(First posted at RealGM.)
Dunn was rated a late-lottery pick last year but opted to return for another season of college ball and that bet is likely to pay off, as he’s now expected to go in the top five of next week’s draft. That’s mostly thanks to the weakness of this specific class at the top, though. Dunn did not manage to fill the gaps in his game with the extra year in the junior ranks, as questions over his shooting, his decision making and his effort on defense remain.
Phil Jackson once pointed out that the issue with Iman Shumpert’s shooting is that every shot he takes looks different. That’s the same problem Dunn faces. He is capable of making jumpers both off the catch and off the dribble, converting 36% of his 269 mid-range shots and 36% of his 190 three-point shots over the last two season – according to hoop-math. But the lack of consistency in his mechanics leads to skepticism over his true ability to make shots.
That concern, combined with the fact he’s turnover-prone, can chip away some of the value Dunn adds on offense. He is a pretty good shot creator (more on that in a second) but one that is not particularly well developed in the margins, often misguided in his attempts to thread the needle in traffic and driving into a crowd more regularly than you’d expect for a 22-year-old with 3,000 minutes of NCAA experience under his belt. His handle is also not that tight for someone who likes doing his fair share of dribbling without purpose. As consequence of all these issues, Dunn turned the ball over on 21% of Providence’s possessions when he was on the floor over the last four years – according to our stats database.
Focus and discipline are also problems on the other end. Dunn does not stay in a stance when he is on the weak-side and can often be caught flat-footed defending on the ball as well when his man is not an immediate threat to pull-up from range.
But he has the length (six-foot-nine wingspan), the strength (205-pound frame in the context of his six-foot-four height) and the lateral quickness to potentially become an elite defender when the effort is present. His physical profile provides switch-ability – as he’s proven able to box out bigger players and pitch in on the defensive glass (collecting 15% of opponents’ misses over the last four years), aside from optionality – as it isn’t much of a stretch to envision him guarding wings with regularity. It also helps with his aggressiveness jumping passing lanes, as his long arms turn these plays into steals instead of deflections – averaging three takeaways per 40 minutes last season.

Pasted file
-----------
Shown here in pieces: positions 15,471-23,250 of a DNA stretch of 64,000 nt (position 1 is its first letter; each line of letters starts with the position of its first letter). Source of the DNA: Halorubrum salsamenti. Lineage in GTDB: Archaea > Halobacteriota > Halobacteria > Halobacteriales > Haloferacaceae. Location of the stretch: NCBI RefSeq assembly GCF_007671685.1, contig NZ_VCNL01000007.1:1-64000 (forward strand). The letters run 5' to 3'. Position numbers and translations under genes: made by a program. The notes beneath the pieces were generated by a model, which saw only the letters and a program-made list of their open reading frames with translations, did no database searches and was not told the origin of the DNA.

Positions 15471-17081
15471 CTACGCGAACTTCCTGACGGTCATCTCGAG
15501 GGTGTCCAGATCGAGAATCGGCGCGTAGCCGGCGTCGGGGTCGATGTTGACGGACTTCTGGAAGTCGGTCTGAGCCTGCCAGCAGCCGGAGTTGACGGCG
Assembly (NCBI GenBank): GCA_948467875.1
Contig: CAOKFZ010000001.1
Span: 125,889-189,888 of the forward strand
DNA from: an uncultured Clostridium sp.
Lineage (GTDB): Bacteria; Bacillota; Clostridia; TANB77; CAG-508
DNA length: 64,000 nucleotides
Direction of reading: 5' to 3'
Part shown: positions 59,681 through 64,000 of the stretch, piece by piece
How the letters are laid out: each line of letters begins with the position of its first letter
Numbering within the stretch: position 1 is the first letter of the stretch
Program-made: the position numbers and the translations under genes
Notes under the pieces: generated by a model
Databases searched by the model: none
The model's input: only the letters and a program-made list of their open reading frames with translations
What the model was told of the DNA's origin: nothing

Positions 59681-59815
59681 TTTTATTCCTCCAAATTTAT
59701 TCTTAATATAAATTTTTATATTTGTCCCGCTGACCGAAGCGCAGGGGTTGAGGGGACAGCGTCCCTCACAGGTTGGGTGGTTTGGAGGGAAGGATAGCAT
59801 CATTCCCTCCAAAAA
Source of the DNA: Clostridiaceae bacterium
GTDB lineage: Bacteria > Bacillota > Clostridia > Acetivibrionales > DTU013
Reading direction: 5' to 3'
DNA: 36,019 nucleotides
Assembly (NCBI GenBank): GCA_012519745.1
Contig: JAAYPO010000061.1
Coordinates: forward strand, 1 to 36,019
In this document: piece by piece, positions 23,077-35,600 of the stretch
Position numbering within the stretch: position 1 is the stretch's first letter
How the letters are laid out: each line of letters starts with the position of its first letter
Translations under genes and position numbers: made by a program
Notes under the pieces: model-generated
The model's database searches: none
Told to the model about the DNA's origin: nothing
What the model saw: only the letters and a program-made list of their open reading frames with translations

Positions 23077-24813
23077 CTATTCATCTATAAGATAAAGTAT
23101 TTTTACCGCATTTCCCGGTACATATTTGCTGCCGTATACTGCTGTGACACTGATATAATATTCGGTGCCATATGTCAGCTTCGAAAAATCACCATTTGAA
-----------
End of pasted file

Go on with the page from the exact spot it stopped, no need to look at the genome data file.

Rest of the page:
That size and potential on defense is really bice but Dunn’s biggest appeal to most teams picking at the top of the order is probably his ability to generate offense. After he forces those turnovers, Dunn has not only shown great speed in the open court but also the smarts passing ahead to increase pace and hitting shooters trailing or sprinting to the corners. According to research by Draft Express, almost a quarter of his assists came in transition last season.
In the half-court, Dunn’s speed translates into his ability to turn the corner out of the pick-and-roll, get into the lane running downhill and attack length at the basket with explosiveness. He has proven able to hang in the air and score around rim protection, exhibiting nice touch on such non-dunk finishes. Dunn shot 62% at the rim last season, with such attempts amounting to almost 40% of his shot profile. All that pressure attacking the middle also led to seven foul shots per 40 minutes, though he didn’t maximize his profits due to converting just 69.5% of them.
Dunn is not one of those passers who anticipate passing lanes a second before they come open but has proven able to pass on the move very well when he forces the defense to collapse against his dribble penetration, assisting on 42% of Providence’s scores when he was on the floor last season – which ranked him third in the country.
His age may cause some decision makers to ponder how much better he can still get but the flip-side of that coin is that Dunn is one of the prospects with the highest floors in this draft.
Editor’s Note: Rafael Uehara is the managing editor of ‘Basketball Scouting’. More of his work can be found here or at RealGM, where he is a regular contributor. He can be followed on twitter as @rafael_uehara